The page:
It’s really strange, but I’ve come to realize that several of those bloggers who originally got me excited about blogging and were my favorites, aren’t my favorites any more, and, in fact, I often only read their posts nowadays out of an odd sense of obligation. I’ve noticed that several of these blogs lost their luster around the same time the blogger published a manuscript. Occasionally, they seem to have just lost the magic they had with the beautiful, encouraging posts, but most often, they’ve just stopped posting.
Isn’t that sad?
I don’t want to be like that.
Of course, STILL GROWING has gone through its seasons of ups and downs (usually related to my own seasons of personal ups and downs), but I’ve remained as committed as ever to writing well, and finding kindred spirits in the wide world and the world wide web. However, I have seen myself running out of things to say, and finding the echoes of my own thoughts to be boring and self-indulgent. My favorite posts to write have started being the ones that are only relevant to me and those closest to me, and while that’s wonderful, and I always intended to use the blog as a venue for blessing the people in my life by letting them know my secret thoughts about them, most of you don’t know Shasta, the Johnsons, the Wattons, or the Hilsts, and probably don’t find much meaning in my overflowing-heart of gooing love for them.
So… how does one keep going?
How does a blogger continue in wit, will, wonder, and wisdom when a person only knows and experiences so much in a lifetime?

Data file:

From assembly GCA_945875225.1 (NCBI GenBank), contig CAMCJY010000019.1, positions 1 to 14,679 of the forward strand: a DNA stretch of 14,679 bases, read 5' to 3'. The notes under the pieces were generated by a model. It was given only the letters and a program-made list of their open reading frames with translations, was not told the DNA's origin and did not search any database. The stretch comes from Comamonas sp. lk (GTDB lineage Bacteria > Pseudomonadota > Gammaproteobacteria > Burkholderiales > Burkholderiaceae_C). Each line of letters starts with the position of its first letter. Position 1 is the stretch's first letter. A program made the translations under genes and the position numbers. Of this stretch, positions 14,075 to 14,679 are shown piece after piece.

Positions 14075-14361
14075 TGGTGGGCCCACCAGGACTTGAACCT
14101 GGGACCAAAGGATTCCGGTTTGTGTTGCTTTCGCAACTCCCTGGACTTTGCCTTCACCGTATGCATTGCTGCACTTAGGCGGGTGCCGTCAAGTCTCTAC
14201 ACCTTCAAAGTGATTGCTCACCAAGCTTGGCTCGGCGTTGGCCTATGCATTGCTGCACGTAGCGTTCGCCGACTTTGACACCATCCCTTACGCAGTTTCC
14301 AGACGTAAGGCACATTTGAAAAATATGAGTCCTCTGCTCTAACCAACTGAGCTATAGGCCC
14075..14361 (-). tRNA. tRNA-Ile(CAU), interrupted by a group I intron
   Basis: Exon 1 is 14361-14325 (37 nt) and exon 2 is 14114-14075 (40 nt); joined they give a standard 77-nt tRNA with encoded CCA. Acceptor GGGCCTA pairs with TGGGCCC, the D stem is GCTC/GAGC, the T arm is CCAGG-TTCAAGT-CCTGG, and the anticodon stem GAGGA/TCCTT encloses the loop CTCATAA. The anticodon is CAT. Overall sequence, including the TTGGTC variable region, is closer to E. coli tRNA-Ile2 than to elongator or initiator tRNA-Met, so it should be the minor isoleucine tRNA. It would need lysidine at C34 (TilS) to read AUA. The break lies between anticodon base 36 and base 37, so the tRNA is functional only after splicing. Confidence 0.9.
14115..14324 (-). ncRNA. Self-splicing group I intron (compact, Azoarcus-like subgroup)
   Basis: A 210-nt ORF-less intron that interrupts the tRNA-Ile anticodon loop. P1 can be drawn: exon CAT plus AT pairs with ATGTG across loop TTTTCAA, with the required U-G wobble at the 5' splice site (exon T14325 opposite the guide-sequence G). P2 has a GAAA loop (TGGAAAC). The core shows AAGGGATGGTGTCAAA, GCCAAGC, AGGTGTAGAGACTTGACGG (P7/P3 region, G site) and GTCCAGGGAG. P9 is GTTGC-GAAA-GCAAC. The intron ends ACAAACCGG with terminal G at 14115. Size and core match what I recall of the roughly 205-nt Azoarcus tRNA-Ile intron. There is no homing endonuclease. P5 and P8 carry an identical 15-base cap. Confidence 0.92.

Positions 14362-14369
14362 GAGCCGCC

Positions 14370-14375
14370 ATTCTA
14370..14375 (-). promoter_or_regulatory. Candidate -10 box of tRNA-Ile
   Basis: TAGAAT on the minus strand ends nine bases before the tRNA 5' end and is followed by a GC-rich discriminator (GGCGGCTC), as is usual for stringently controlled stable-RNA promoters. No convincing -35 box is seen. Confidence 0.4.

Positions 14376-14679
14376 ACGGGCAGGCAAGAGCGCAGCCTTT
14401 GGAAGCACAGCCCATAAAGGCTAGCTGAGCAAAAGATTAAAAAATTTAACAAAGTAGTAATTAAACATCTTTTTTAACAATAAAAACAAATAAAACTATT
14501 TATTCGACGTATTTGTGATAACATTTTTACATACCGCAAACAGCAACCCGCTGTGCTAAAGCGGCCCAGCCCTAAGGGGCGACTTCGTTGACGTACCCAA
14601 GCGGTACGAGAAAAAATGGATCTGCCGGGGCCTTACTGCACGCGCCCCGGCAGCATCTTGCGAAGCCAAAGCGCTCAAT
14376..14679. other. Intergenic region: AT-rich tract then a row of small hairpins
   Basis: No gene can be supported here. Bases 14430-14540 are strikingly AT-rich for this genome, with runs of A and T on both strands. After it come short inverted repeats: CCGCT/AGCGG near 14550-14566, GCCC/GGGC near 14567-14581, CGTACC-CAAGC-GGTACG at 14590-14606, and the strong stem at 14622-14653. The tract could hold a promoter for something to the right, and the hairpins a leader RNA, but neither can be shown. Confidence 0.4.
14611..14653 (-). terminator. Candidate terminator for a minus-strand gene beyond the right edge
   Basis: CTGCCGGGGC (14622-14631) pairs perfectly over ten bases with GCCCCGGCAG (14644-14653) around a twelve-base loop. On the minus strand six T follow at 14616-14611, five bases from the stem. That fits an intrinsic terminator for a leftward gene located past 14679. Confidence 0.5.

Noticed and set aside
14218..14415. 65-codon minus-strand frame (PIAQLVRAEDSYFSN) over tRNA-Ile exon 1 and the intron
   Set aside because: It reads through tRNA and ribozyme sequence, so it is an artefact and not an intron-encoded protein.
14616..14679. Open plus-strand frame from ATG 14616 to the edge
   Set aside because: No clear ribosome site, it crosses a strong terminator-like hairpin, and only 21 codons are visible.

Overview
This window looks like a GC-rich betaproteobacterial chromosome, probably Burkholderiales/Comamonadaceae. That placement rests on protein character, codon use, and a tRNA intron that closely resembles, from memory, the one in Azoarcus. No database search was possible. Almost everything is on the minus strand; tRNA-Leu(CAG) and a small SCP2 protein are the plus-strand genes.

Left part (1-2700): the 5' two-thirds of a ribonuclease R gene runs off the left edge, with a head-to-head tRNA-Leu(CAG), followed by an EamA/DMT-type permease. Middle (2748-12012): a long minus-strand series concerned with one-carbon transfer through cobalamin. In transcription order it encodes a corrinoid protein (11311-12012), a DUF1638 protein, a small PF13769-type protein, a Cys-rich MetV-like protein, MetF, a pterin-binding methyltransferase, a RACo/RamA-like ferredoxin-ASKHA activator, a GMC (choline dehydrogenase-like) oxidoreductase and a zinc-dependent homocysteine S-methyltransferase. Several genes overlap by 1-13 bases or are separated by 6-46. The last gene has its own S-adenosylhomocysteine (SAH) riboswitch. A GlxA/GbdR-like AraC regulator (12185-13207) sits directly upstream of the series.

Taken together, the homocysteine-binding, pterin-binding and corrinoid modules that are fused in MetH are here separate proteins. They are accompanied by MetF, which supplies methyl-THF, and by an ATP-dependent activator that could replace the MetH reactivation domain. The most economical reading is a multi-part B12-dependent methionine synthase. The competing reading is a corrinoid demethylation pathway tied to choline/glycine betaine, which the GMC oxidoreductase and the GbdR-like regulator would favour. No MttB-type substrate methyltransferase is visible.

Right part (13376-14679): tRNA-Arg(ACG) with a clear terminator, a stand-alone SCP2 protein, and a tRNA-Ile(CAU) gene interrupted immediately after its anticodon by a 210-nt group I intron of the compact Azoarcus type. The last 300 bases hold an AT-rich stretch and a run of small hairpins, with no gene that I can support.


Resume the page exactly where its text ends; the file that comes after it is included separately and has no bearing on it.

Does a blog have a lifespan? And, if so, can a determined blogger extend that season?
I’ve hit the point where I have to cut back to two or three days a week, because I don’t have anything to say the rest of the time. Also, one of those days has become someone else’s writing altogether, as I post a quote that’s gotten me thinking. Does this mean I’m nearing the end? What more is there to say that I haven’t already said?
As I approach the upcoming school year, I have to admit the upcoming months of students, lesson plans, national standards, and faculty meetings don’t exactly infuse my heart with joy when I think about coming home after exhausting days to then be faced with the challenge of finding suitable content for STILL GROWING.
How do we all do it? How do you do it? Most of you who read what I write also keep up your own little space on the interwebs, and I’m really not sure how you manage it. Do you only post when you feel like it? Are you super bored? Is it an escape for you? What is it that drives tired people to spend their free time in a weekly/daily mission to create magic from words? Are we crazy?